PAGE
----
Works Cited

Elsaesser, Thomas. 2009. “Freud as Media Theorist: Mystic Writing-Pads and the Matter of Memory,” Screen, 50 (1), 100-113.

Laennec, R. T. H. 1830. A Treatise on the Diseases of the Chest and on Mediate Auscultation. 3d ed. Translated by John Forbes (New York: Samuel Wood; Collins and Hannay).

Massø, Arnt. 2008. "The Proxemics of the Mediated Voice," in Lowering the Boom: Critical Studies in Film Sound, ed. by Jay Beck and Tony Grajeda (Urbana: University of Illinois Press), pp. 36-50. 

Schafer, R. M. 1969. The New Soundscape: A Handbook for the Modern Music Teacher (Scarborough, Ontario: Bernadol Music Limited).

Sterne, Jonathan. 2003. The Audible Past: Cultural Origins of Sound Reproduction (Durham: Duke University Press).


Biography: Emilija Talijan is a postdoctoral fellow at St. John’s College, Oxford. Her research interests include film sound, technology and the body. She is the author of Resonant Bodies in Contemporary European Art Cinema (Forthcoming 2022, Edinburgh University Press) which explores how contemporary directors have worked with sound in ways that rethink all aspects of the film experience. Her articles, on topics ranging from utopia and the musical, sound in pornography and art cinema, and soundscaping in refugee filmmaking have appeared in journals such as ScreenFilm-PhilosophyStudies in French Cinema and Alphaville

At one point in Emilija Talijan’s beautifully meditative video, which reconsiders cinematic listening as homologous with auscultative listening practices from the medical arts, the author alludes to an idea Rick Altman articulated in a 1980 issue of Yale French Studies on film sound that helped launch a rich phase of film sound theory. “Fundamental to the cinema experience,” Altman wrote in his contribution to that landmark publication, “is a process—which we might call the sound hermeneutic—whereby the sound asks where? and the image responds here!” (1980: 74). 

In his article, Altman explores what he calls a “ventriloquial” feature of the cinema setting of his era. When we listen to sound cinema, it is our sub-cognitive errand to attach sounds emanating from loudspeakers to images on a screen, thereby substituting one source for another, one sense for another, and one location for another. The ear questions, the eye answers. The sound hermeneutic is so rudimentary that we only notice it when a hitherto untethered sound is magnetized to an image, albeit in an imaginary way. And there’s something oddly diminishing about that move, isn’t there? Uncertainty about the sound prior to its attachment to the image—the sense of magic power in the timbre of an offscreen magus, the snort of an unseen monster, the lost lover’s voice on the phone—goes poof. There stands the sonorous thing itself, common as dirt, denuded of the energy it had hitherto derived from unlocalizability. The sound has acquired a kind of body, and in doing so, aquired mortality, an openness to objectification, like the corpses on the Rembrandt anatomy slab depicted in Talijan’s video essay.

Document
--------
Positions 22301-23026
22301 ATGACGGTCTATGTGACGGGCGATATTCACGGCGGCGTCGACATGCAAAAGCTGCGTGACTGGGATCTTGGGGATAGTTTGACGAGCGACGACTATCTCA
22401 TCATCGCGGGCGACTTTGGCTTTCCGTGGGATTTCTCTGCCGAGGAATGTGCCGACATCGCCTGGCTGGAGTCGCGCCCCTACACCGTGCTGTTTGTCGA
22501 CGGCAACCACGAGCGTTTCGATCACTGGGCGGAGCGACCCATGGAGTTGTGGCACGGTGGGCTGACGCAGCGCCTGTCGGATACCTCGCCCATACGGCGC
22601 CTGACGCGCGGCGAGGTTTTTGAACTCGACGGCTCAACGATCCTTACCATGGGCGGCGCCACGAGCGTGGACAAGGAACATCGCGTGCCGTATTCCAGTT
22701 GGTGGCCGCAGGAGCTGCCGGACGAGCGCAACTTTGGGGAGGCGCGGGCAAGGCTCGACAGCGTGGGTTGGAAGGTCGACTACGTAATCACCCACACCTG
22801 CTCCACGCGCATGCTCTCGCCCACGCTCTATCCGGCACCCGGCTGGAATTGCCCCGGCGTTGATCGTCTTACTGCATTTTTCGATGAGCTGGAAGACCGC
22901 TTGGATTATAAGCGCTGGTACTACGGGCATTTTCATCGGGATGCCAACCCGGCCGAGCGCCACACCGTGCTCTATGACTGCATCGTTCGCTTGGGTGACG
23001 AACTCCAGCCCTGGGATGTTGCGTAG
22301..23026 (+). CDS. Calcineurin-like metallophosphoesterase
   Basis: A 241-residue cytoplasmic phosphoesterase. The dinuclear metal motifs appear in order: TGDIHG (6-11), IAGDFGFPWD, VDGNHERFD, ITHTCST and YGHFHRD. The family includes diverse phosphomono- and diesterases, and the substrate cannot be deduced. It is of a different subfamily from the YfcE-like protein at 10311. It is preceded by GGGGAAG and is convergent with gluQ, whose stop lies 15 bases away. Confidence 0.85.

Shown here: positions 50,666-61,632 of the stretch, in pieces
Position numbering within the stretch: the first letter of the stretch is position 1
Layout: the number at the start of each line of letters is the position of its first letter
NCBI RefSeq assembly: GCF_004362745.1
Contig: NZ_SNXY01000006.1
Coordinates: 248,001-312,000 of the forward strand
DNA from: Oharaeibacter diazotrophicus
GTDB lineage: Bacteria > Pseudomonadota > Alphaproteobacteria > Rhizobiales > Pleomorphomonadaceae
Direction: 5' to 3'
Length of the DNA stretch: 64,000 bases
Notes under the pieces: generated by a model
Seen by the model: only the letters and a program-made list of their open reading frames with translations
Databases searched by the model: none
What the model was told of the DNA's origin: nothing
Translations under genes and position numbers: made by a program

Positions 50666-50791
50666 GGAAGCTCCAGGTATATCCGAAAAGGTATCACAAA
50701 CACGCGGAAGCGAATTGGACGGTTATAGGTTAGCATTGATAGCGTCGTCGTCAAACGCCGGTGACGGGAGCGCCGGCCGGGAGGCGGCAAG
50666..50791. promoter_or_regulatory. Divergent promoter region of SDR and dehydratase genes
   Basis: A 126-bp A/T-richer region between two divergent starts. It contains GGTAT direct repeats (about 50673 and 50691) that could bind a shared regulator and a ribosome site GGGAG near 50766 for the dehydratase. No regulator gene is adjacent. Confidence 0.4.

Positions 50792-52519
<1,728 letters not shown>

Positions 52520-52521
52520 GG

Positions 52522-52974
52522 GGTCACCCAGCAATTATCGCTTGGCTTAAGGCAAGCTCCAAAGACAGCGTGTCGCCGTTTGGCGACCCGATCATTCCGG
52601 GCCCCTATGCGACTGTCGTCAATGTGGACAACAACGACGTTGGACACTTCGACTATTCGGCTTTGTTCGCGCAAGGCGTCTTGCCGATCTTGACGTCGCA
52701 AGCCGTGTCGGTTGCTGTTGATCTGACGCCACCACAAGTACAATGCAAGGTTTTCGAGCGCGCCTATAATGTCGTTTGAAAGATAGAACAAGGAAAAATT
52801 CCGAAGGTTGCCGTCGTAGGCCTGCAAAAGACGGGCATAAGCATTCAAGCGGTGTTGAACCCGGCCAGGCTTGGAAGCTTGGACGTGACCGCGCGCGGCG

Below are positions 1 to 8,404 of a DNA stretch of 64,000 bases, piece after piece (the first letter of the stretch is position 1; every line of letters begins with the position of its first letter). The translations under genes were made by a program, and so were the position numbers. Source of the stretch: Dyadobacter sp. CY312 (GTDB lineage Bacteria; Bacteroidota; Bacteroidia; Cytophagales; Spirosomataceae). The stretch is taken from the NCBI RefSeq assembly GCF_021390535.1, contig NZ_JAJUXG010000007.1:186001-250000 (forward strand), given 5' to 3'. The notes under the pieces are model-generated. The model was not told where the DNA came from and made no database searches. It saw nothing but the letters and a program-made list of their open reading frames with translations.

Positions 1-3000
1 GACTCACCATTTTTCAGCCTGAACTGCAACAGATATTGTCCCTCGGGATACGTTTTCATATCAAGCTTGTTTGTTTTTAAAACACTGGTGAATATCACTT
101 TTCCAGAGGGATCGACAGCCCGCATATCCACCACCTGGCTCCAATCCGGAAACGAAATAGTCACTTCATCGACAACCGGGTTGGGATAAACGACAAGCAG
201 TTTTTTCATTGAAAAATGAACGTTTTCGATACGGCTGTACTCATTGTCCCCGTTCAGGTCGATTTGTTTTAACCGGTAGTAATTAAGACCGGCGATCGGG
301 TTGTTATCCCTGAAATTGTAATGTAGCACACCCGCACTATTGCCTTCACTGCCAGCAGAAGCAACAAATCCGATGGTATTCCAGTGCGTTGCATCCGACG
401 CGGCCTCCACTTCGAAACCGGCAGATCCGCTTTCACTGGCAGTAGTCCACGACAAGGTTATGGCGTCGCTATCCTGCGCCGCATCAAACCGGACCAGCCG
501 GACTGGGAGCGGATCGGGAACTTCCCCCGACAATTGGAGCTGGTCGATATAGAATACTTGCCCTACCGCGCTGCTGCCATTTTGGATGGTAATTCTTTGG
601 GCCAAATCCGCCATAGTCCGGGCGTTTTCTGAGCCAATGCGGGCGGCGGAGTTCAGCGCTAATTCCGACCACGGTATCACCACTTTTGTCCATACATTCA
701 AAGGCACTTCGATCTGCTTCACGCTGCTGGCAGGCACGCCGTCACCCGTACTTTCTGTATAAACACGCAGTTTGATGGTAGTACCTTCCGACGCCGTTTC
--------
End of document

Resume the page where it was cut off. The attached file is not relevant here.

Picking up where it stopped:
In keeping with the preoccupations of 1970s theory, Altman approached cinematic sound by way of two key technologies – the screen and the loudspeaker—whose histories converge in the cinema’s auditorium. Talijan starts from another premise. By turning from loudspeaker-based cinematic listening to a model that descends from stethoscopic listening we arrive at a kind of listening that’s much harder to collapse into the illusion of the image as “resolution” to schizophonic divergence between sound and source. Indeed, hermeneutics as an errand seems offset somehow by this alternative history, and I think this is why the metaphor of haunting is so important to this essay inasmuch as haunting is characterized precisely by its noncontinuity with interpretation.

Consider, as Talijan does in her series of well-curated exhibits, the sound of breathing in profilmic worlds. Where is breathing in the bodies we see - the lung sacs, the throat, the pharynx, the nose, the lips, the mouth, the exterior atmosphere, the eartips of the stethoscope? A funny thing about the sound of breath is that it never has a “single” source to begin with, but is a symphony of interior and exterior folds, sacs and spaces where moving gas meets material bodies in dynamic motion. The separation of sound from source, a modernist fantasy, begins with the assumption that sound and source are singular, readily identifiable entities to begin with. Thinking of the sound of a footstep or the sound of a gunshot, you might get away with that idea, but with breathing, the notion of a singular location from which a sound can be extracted (let alone reattached) lacks credibility from the getgo.